We left the Antarctic Peninsula in something of a rush on Tuesday morning. The expedition arose early to view the incredible Lemaire Channel, which narrows to some 800 metres with mountains of at least that height rising vertically from the channel itself on both sides. But the weather was dreadful and whilst we got some idea of the majesty of this scene, we really saw very little. Our first scheduled stop after the Lemaire was pretty much a washout as well. Apart from the hardy satellite guys who need the steadiness of dry land to upload the various blog posts and other messages, none of us made it ashore.
A few Zodiac excursions were arranged, but those onboard (me included) were soaked through within minutes as waves broke relentlessly over the bow of these tiny vessels and driving snow, ice and wind made it almost impossible to make progress.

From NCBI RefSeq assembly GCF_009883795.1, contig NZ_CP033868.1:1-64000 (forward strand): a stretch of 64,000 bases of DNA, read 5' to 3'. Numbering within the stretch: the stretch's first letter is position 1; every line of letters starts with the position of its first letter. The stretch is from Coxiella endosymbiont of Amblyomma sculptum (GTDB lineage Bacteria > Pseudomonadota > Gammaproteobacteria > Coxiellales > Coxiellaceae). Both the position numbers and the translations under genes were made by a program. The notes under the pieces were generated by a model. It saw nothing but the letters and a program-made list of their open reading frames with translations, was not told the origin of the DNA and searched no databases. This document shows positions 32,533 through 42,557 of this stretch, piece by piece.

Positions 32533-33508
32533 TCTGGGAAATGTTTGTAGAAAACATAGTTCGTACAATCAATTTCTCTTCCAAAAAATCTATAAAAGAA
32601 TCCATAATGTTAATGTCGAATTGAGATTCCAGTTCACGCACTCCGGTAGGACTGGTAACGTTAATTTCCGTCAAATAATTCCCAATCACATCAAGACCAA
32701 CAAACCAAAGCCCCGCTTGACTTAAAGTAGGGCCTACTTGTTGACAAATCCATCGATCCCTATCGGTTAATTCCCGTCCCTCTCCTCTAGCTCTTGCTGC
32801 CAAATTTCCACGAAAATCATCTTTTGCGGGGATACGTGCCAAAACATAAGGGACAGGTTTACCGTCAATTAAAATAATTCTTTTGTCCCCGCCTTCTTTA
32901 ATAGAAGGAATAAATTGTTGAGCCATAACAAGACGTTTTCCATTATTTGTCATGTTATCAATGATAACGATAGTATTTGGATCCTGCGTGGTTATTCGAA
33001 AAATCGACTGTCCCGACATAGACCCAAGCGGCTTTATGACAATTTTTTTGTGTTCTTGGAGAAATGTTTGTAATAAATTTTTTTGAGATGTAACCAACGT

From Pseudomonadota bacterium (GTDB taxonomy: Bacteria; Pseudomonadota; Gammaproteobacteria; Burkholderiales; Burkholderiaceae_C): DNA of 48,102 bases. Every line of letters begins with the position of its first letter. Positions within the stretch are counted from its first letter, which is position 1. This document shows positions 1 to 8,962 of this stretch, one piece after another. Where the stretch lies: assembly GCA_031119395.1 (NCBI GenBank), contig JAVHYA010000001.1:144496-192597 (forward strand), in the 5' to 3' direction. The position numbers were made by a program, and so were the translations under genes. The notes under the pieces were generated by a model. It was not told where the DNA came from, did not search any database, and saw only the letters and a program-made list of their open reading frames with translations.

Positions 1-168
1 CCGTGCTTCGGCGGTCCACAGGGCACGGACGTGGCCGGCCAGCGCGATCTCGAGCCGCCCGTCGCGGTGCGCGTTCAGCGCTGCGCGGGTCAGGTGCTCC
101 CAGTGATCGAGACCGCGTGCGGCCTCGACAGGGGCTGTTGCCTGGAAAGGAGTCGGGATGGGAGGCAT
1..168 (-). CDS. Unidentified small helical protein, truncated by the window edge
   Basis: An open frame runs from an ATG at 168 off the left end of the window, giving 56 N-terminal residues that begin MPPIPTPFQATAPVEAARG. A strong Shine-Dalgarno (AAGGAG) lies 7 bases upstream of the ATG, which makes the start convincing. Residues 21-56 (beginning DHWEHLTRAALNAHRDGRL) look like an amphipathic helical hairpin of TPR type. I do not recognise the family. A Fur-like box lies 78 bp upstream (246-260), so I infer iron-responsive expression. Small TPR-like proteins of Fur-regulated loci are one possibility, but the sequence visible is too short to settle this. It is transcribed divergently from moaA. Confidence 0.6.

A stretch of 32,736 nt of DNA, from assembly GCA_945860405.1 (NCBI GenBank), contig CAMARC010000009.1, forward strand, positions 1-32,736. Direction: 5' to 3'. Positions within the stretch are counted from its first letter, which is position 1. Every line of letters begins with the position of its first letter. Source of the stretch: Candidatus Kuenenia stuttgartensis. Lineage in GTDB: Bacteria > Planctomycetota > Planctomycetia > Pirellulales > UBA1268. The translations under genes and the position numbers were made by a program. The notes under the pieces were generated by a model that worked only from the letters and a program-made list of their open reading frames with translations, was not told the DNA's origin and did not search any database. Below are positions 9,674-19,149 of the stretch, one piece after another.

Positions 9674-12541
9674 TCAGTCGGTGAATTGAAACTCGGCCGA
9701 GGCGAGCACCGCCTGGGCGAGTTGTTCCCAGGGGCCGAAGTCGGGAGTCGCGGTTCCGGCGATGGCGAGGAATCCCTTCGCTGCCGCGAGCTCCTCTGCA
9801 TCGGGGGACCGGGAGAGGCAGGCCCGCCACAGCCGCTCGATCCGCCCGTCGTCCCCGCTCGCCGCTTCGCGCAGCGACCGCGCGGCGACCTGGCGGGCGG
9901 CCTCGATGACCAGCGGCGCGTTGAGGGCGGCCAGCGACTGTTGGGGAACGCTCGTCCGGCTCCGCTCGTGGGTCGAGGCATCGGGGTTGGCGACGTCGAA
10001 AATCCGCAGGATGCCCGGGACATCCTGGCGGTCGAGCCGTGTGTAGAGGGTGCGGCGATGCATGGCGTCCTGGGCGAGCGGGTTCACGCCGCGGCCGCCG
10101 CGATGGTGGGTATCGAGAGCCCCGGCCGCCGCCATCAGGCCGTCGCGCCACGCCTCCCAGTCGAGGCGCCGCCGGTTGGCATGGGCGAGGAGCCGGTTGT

An early executive decision was made to abandon plans for our last shore visit and head back to Ushuaia instead, given that the storm we were now in the midst of could make progress across the Drake Passage pretty slow. So we headed off into a Force 8 gale and the Drake gave us its best (well we thought it was pretty bad but the old hands on board still insisted it was nothing much).
Not many made it to dinner that evening as sea legs proved to be less than ready for the onslaught. The Akademic Ioffe is a brilliant ship and very stable, but 6+ metre waves lifted the ship high out of the water with the flipside zero G feeling as the vessel dropped down the back side of the swell to sea level. After a dozen or so of these in the space of a few minutes most have had enough – but this is like a broken carnival ride – there is no getting off.